It has been a very busy summer. Although I’m thankful to have a full and active life, I’m happy that we are starting to get back into our usual routines with more time at home. While we’ve been running around for the past few weeks, home maintenance, especially house cleaning, has been cursory at best. I’d fly through when I had the chance to run a quick vacuum or sweep up the biggest clumps of dog hair, but it had reached the point where I felt it necessary to apologize if anyone stopped by.
Friday evening, we had a couple of friends over, and my R.W. friend and I were sharing neglected home stories. With a look on her face that meant she was sure I’d think she was crazy, she said “I actually like to clean. I find it therapeutic.” Then she told me that on Saturday morning, she was planning to get up, put on old clothes, put her hair up in a bun, turn on her favorite music, and clean. I said “Me too!”
I don’t think she’s crazy. Well, any crazier than I am, anyway. I know some RW’s out there would rather poke their eyes out than spend a Saturday cleaning. But I know there are plenty of others out there who, like us, find it…well — like she said –therapeutic. Perhaps it’s not the act of cleaning itself as much as the satisfaction of getting it done. In our crazy hectic lives, sometimes it feels like the one thing we can control is the cleanliness of our surroundings. We can take a break from everything else in our worlds and do some nesting. It is an action that immediately shows positive and noticeable results, and can actually make us feel calmer. Sure, it also can make us feel back and knee pain, and cause chipped nails, but there’s nothing like a clean, fresh smelling house.
I realized this weekend while doing my Cinderella impersonation (minus the ball gown), that unlike other activities, cleaning for me is not the time to brood. When I go out for a walk or a bike ride, or maybe a long drive, or even take a shower, I will work through big stuff in my head. I do some of my very best thinking during any of those activities. But when it comes to cleaning therapy time, I go easy on myself. I turn on my playlist and go on a sort of comfortable auto-pilot. The men in the house usually find other things to do because a) they get nervous when I go into white tornado mode, b) they don’t care for my music choice and c) I’m singing.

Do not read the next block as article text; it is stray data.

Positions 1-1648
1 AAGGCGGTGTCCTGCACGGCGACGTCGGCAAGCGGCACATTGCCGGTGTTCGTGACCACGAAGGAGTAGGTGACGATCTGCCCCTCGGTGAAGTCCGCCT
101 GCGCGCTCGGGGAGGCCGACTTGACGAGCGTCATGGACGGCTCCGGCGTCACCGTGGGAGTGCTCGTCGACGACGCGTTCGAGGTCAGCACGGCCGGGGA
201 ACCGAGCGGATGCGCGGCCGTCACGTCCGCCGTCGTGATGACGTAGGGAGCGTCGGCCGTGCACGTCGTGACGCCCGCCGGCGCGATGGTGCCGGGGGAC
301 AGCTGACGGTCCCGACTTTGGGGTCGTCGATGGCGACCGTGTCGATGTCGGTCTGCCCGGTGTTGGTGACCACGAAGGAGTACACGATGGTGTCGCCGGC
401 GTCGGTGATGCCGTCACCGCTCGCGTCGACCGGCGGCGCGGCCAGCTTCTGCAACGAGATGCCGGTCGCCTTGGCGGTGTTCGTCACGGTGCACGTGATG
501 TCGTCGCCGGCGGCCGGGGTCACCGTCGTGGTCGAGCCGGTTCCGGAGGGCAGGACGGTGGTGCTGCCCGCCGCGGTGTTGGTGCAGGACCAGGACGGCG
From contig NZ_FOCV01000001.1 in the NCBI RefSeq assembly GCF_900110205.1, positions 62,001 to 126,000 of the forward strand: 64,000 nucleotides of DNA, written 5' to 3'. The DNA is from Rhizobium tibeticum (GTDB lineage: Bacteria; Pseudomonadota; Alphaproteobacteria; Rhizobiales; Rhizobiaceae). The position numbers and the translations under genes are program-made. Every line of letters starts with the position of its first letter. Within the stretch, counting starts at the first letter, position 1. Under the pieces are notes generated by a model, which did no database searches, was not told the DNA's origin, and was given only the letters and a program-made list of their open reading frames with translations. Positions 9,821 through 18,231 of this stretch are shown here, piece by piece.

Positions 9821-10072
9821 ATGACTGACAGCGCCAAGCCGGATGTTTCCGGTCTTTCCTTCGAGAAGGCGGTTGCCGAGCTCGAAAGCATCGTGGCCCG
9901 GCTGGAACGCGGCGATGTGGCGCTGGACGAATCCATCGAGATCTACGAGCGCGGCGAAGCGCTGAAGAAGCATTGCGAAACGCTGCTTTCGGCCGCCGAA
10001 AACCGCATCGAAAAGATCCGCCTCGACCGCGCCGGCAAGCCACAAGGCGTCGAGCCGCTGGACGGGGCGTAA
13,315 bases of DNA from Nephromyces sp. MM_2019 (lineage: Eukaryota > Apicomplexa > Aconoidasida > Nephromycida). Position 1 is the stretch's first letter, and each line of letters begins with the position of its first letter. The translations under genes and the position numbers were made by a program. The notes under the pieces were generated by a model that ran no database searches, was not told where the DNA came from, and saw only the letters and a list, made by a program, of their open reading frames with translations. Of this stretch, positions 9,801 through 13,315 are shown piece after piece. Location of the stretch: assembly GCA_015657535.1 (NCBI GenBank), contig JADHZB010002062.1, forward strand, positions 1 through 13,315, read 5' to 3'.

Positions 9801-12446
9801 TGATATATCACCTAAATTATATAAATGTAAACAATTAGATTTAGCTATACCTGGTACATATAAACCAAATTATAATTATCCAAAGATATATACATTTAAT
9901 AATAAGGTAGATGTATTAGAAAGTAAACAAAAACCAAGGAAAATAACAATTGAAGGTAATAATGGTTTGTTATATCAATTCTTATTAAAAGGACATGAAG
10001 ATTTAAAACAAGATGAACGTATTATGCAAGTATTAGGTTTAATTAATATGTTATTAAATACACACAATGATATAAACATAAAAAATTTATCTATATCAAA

Rather than solve any big problems as I work my way through the various rooms, here are some examples of the less than profound considerations that run through my head: Why does some of the soap scum and mildew in my shower turn pink? Is it some kind of science experiment going on in there? Why is it that men have an apparatus they can point, and a large target, yet apparently lack any aiming skills? How would this room look if we painted it mauve? Is it weird that I like the smell of Simple Green? Those bananas are going bad, I think I’ll make bread. I need to add more Styx to my playlist. Mom was right, as soon as you start to clean the kitchen floor, someone in the family needs to walk through the room. Why is my dog not bald after shedding this much? Apparently my house plants could survive in the Mohave Desert, because I forgot to water them and they are still alive.
About half way through my private therapy session on Saturday morning, I thought about my RW friend and considered texting her to share one of my keen cleaning observations. But I had failed to mention to her that first on my to do list was to sleep in, and she had likely been up much earlier and was already sitting down to bask in the glory of her clean home. And I was not going to interrupt that sacred moment.
Of course that’s all it is, just a moment. We aren’t delusional enough to think it will last. Soon we will be cringing when someone walks in from outside, dropping grass clippings or dirt off their shoes, or the dog will happily shake and roll himself on his favorite rug in the living room, replacing all the fur I just vacuumed up. Miscellaneous stuff will start to assemble on every flat surface, dust will collect around electronics, food crumbs will assemble on counter tops, something will get spilled in the oven, socks and shoes will pile up in the corner, toilet paper rolls will run out, and dirty dishes will magically re-appear in the sink. The house will once again take on that look and odor of being lived in. And that’s ok. We don’t live in a sterile museum, we live in a busy home.
But for that brief glimpse of time, I will sit to rest my back, take a deep breath and enjoy a nice clean smell, admire the vacuum marks in the carpet, the lack of cobwebs in the corners, and I will feel calm, refreshed… cleansed. I will be in control of my castle.
Then I will be ready to let reality back in.